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Jolly Old England

BY MURIEL

overcast 1 °C
View Koning/Zemliak Family Europe 2012/2013 on KZFamily's travel map.

After six weeks in Turkey, the day to leave dawned with some bittersweet feelings (except maybe for Abby, who has been anticipating Britain with great eagerness). It has been quite the experience, staying in one country for this long. While we didn't make friends with the language exactly, we came to recognize some oft-repeated phrases and felt a certain miniscule pride when surprising a shop keeper with some brief snippet of a distinguishable response. We appreciated the many varieties of bread; the ubiquitous glasses of chai; tangy-sweet pomegranate sauce; the bounty of cucumbers, tomatoes and oranges; tasty relishes and meat stews; omnipresent doners and pides; and honey-drenched baklava. We acknowledged the great national pride, the devotedness to their republic's founder, the grandeur of the historical sites, and the beauty and interest of the landscape. We carry a fondness now for Turkey that has grown from what it was six weeks ago. Hannah revealed that she feels more comfortable with Turkey than with any other European country, save for France. With familiarity comes ease and understanding. And the urge to return some day.

We had heard some stories about Istanbul taxi drivers, that they try to cheat or intimidate you in some way so as to augment a standard taxi fare. Tricks include palming the 50 lire bill you've just given them, replacing it with a 5 lire one and claiming you've given them the wrong amount. Or, they claim there's a special 'night rate' that's higher than the usual rate or the meter suddenly breaks in the middle of the ride. Wanting to avoid the hassle altogether, we elected to take a convenient shuttle bus that was a 15 minute walk from our apartment. We left our place at 8:45 AM, anticipating our 12:30 PM flight to London. It may seem like a lot of time to allow but we felt it's better to wait a bit than to err in the other direction.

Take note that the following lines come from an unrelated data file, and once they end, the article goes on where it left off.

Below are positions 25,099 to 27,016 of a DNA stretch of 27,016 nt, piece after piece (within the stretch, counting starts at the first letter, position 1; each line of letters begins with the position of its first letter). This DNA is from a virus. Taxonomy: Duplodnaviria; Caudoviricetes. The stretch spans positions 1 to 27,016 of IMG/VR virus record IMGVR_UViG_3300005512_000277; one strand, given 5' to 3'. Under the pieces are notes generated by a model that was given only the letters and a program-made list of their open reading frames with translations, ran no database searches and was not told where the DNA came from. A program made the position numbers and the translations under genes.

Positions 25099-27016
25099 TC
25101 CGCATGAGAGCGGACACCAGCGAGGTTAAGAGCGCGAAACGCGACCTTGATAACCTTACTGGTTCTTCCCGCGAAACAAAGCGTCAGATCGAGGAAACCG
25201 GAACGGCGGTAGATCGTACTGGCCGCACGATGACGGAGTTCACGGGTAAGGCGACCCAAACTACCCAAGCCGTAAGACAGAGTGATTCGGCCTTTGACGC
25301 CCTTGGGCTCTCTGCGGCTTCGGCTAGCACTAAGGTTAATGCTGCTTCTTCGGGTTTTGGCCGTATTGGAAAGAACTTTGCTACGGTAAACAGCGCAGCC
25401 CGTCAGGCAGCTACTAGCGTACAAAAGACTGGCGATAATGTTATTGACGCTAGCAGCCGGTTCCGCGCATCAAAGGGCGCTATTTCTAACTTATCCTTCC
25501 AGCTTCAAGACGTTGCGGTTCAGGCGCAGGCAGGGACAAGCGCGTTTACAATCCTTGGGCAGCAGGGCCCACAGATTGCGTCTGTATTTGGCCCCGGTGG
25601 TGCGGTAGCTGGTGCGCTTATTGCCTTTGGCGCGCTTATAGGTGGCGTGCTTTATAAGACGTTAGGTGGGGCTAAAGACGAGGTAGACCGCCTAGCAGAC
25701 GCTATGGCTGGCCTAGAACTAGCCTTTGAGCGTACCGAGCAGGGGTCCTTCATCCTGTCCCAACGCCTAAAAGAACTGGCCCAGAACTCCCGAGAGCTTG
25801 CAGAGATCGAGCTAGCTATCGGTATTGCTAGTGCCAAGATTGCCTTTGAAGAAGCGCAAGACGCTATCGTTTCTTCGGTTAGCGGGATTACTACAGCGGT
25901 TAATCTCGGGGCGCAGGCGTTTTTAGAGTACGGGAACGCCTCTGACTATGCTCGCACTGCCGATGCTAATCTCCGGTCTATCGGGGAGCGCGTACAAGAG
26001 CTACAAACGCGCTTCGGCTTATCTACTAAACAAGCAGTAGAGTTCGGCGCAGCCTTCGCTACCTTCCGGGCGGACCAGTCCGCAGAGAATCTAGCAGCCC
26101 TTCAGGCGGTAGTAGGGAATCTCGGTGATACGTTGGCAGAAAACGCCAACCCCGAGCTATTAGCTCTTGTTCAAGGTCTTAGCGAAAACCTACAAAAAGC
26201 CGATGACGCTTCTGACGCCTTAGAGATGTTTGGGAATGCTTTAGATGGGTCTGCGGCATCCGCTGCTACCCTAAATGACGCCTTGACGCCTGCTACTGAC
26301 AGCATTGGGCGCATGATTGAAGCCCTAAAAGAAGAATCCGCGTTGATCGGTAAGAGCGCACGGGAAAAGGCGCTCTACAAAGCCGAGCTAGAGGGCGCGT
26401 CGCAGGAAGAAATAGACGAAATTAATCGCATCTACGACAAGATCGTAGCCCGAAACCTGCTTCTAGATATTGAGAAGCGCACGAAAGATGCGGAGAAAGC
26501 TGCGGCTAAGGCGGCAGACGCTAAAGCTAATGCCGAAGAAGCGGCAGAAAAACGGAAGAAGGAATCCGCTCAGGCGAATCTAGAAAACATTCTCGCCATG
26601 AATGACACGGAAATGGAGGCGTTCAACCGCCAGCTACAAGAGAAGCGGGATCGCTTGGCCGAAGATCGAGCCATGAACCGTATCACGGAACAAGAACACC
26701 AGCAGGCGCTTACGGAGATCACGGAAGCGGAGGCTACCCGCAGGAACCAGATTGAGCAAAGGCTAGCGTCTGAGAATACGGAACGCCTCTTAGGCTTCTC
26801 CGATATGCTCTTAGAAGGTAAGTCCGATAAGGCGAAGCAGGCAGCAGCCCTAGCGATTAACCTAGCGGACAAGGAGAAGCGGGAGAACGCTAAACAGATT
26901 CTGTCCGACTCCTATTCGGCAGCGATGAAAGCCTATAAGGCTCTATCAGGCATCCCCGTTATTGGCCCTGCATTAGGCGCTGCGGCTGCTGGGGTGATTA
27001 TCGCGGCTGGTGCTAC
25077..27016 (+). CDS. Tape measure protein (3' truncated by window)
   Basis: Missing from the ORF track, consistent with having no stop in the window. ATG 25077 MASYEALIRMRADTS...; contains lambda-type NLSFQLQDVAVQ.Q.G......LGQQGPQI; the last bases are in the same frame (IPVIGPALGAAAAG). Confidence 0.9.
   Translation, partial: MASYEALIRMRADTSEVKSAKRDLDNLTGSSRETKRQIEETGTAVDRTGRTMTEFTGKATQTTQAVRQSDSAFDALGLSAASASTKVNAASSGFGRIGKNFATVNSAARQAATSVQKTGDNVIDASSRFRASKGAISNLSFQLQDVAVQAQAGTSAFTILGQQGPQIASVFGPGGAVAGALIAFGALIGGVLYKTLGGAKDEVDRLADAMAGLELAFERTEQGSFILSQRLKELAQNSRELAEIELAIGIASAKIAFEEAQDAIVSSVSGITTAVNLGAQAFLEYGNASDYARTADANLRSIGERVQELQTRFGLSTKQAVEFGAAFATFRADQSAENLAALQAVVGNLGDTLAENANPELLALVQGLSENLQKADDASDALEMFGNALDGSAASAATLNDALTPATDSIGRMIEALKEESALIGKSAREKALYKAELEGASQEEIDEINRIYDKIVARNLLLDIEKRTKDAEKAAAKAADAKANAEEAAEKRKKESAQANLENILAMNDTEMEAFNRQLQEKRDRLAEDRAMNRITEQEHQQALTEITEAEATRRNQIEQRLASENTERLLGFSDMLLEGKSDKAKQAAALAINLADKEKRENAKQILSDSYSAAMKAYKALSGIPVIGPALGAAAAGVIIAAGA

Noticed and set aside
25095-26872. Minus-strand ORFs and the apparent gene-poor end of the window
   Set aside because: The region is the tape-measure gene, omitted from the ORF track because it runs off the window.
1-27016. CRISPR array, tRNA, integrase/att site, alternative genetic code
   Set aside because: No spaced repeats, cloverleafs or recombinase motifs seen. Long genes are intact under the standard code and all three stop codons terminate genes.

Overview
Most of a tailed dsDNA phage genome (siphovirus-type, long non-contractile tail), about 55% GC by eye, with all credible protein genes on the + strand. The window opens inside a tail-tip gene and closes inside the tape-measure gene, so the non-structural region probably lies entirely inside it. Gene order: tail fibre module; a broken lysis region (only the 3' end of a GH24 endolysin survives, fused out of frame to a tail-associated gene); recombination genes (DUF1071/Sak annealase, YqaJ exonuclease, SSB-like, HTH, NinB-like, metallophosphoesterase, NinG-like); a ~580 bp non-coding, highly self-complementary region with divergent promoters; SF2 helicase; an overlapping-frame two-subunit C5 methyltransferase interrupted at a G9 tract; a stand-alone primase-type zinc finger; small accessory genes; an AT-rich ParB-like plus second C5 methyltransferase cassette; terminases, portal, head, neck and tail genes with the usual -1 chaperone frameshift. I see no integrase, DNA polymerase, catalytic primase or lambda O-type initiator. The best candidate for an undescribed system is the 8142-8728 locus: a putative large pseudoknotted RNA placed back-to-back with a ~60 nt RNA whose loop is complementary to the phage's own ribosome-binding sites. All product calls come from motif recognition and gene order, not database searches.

Due to the wait for the next shuttle and the endless detours, we arrived at the airport (named Ataturk Airport -- what else?) at 10:15. The first step as you enter the building is to immediately go through security with all your baggage, both carry on and that to be stowed. I don't know why this is exactly unless it's to render the whole building a safer place in general. At any rate, going through the scanner, the guard saw something in Ben's main backpack that he didn't like. He pulled Ben over and asked him to open it. Now, you have to know that as we travel by car, we accumulate items that then have to be discarded prior to an airplane jaunt. It is always an effort to juggle what we feel we could use in the next country and what we know we have to give up. However, we try to eke out as much space as we can. This time was no exception and Ben had packed his backpack rigorously that morning, going through the effort twice to find just the right packing combination and layout (he is a serious master packer). Faced with the request to now open the bag, I could almost see him refusing or, at the very least, attempting to talk his way out of this. However, sensible as always, Ben acquiesced. The guard then proceeded to tear his neatly arranged contents apart, checking shoe bags and packing cubes, rifling through an orange folder containing printed documents, and generally creating a battleground where once peace reigned. He was looking for a metal implement that had shown up on the scanner. Ben helpfully tried to point out items that might have been metal but these were ignored. After several minutes and a repeated scan, he was unsuccessful in locating the offensive weapon so dismissed us. Ben then asked us to remove anything from the table that wasn't to be packed in his bag and tried to restore the previous state of his backpack. We ensured all on the table was complete and let him go to work. It took some effort and time but, finally, he was able to close the large bag, just. Sadly, that was when he noticed the orange folder lurking nearby, still outside his bag. There was no room for it to fit into our carry on baggage so he unzipped and began again. All was quiet as we watched the process a second time, wanting to be anywhere but here.